Catherine Ferguson, Lexington
It’s obvious that neither of the two letter writers critical of Teri Carter’s recent op-ed understood that her goal in advocating that Democrats register Republican so they can vote in Republican primaries was this: to save democracy.
If they are able to vote in Republican primaries, former Democrats will support the conservative-but-sane Republicans running against the insurrectionist-minded Donald Trump allies.
One writer is correct in saying that “the problem is right wing propaganda going unchallenged.” However, his suggestion that rational discussion will bring about change is a bit naive. The solution is to nominate Republican candidates who have not succumbed to Trump’s intimidation.
Yes, they may be the weaker candidate, but Teri Carter’s plan will strengthen them by swelling the numbers of their supporters.
Admittedly, if the plan works it could benefit Democrats in the final runoff, but which is worse: losing our democracy to insurrectionist-minded white supremacists operating under Trump’s thumb, or putting a Democrat in office?
Jean-Marie Welch, Lexington
Support for Douglas
It seems it’s a little-known fact that there will be a special election Nov. 2 for the 22nd District state Senate seat which was vacated when Sen. Tom Buford unexpectedly passed away. This district encompasses a part of Fayette and Mercer counties and all of Jessamine, Garrard, and Washington counties. The purpose of this letter is to endorse my friend, the Republican candidate Dr. Donald Douglas, whom I have known for nearly 40 years. Dr. Douglas, a conservative and a Black American, is pro-life, pro-family, pro-Second Amendment, pro-economic development, and for smaller government and lower taxes. He has been married for 40 years to his wife, Carol, who is a teacher. They have three children who have all become physicians. Don grew up on a farm in Western Kentucky literally dirt poor, the 14th of 16 children. He earned a track scholarship to college and qualified twice for the Olympic trials. When elected, he will take this work ethic to Frankfort to work for the good citizens of this district.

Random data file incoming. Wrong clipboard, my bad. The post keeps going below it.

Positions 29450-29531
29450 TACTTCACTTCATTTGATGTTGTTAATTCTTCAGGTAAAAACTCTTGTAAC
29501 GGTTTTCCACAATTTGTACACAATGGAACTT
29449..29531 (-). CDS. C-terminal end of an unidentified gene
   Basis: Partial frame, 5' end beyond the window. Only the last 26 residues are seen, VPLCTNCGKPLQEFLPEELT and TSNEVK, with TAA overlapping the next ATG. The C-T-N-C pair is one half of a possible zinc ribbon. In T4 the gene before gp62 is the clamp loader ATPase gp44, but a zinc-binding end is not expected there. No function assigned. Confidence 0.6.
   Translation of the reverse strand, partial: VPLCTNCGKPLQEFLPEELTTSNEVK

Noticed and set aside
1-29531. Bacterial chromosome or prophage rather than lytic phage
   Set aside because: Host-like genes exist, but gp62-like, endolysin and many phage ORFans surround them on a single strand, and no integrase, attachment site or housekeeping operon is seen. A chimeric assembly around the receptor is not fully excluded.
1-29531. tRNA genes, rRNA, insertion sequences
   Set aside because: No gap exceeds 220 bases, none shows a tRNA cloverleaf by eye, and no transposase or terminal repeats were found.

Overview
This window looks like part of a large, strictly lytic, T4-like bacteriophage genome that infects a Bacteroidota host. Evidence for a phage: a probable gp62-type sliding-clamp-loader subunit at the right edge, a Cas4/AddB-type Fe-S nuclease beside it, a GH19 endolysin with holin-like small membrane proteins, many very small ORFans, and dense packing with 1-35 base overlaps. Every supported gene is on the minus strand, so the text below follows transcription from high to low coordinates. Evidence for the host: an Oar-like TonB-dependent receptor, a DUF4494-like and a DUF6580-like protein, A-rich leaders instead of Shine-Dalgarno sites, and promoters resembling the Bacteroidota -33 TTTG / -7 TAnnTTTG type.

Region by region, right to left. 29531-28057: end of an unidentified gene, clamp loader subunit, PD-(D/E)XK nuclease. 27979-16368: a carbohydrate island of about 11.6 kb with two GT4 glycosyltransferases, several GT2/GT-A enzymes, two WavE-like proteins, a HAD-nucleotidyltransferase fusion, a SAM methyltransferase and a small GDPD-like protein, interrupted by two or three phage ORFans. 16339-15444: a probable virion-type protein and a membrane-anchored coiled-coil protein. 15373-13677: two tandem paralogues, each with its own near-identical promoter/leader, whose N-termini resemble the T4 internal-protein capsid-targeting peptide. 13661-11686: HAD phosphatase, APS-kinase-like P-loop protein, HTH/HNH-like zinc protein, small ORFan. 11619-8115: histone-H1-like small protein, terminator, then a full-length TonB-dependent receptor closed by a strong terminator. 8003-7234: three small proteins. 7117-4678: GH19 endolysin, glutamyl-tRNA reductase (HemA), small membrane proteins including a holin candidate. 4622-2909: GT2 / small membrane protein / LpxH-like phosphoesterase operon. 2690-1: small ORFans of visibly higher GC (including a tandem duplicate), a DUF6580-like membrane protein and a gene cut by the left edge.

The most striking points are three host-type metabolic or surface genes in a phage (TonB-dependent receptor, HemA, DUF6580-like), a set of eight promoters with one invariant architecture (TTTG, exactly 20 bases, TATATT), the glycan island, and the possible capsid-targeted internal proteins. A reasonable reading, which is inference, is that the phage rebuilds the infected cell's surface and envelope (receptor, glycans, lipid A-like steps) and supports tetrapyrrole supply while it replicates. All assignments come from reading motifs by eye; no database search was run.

Nancy Pounds, Lexington
Barr peddling fear
Rep. Andy Barr’s October congressional update claims the infrastructure bill in Congress will have a devastating impact on taxes of average Americans. Citing a Heritage Foundation paper that never described how average workers were being taxed, Barr concluded the effects would be devastating.
Because wages of Americans making less than $400,000 per year will not see any increased tax under the present proposal, how can that be? What is going up are taxes on corporations. Corporations that paid no income tax under the 2017 GOP tax bill and those who have paid 21% tax on profits will now see their taxes increased to 26.5%.
For Kentuckians receiving dividends from those companies, expect dividends to go down. As most working Kentuckians get little or no income from stock dividends, they can expect those taxes to have a minimal effect. Barr works to encourage fear in working Kentuckians, not solutions. Time for him to go.
Peter Wedlund, Lexington
President Joe Biden has already proven his incompetence as the president and it’s hurting everyone in our country. It only took him days to prove the buffoonery and it gets increasingly worse daily. I wonder if America can survive Biden for three-and-a-half more years. His policies reflect the “America Last” policies started by Barack Obama and will further penalize businesses, families, and the American spirit. Our country is heading back to the days of Jimmy Carter and his inept leadership.
Biden can’t lead and destroys anything he touches; immigration, economic matters, foreign policy, COVID-19, and energy production. Everything he proposes is detrimental to the interest of average Americans. “America Last” threatens basic freedoms.
Robert Adams, Lexington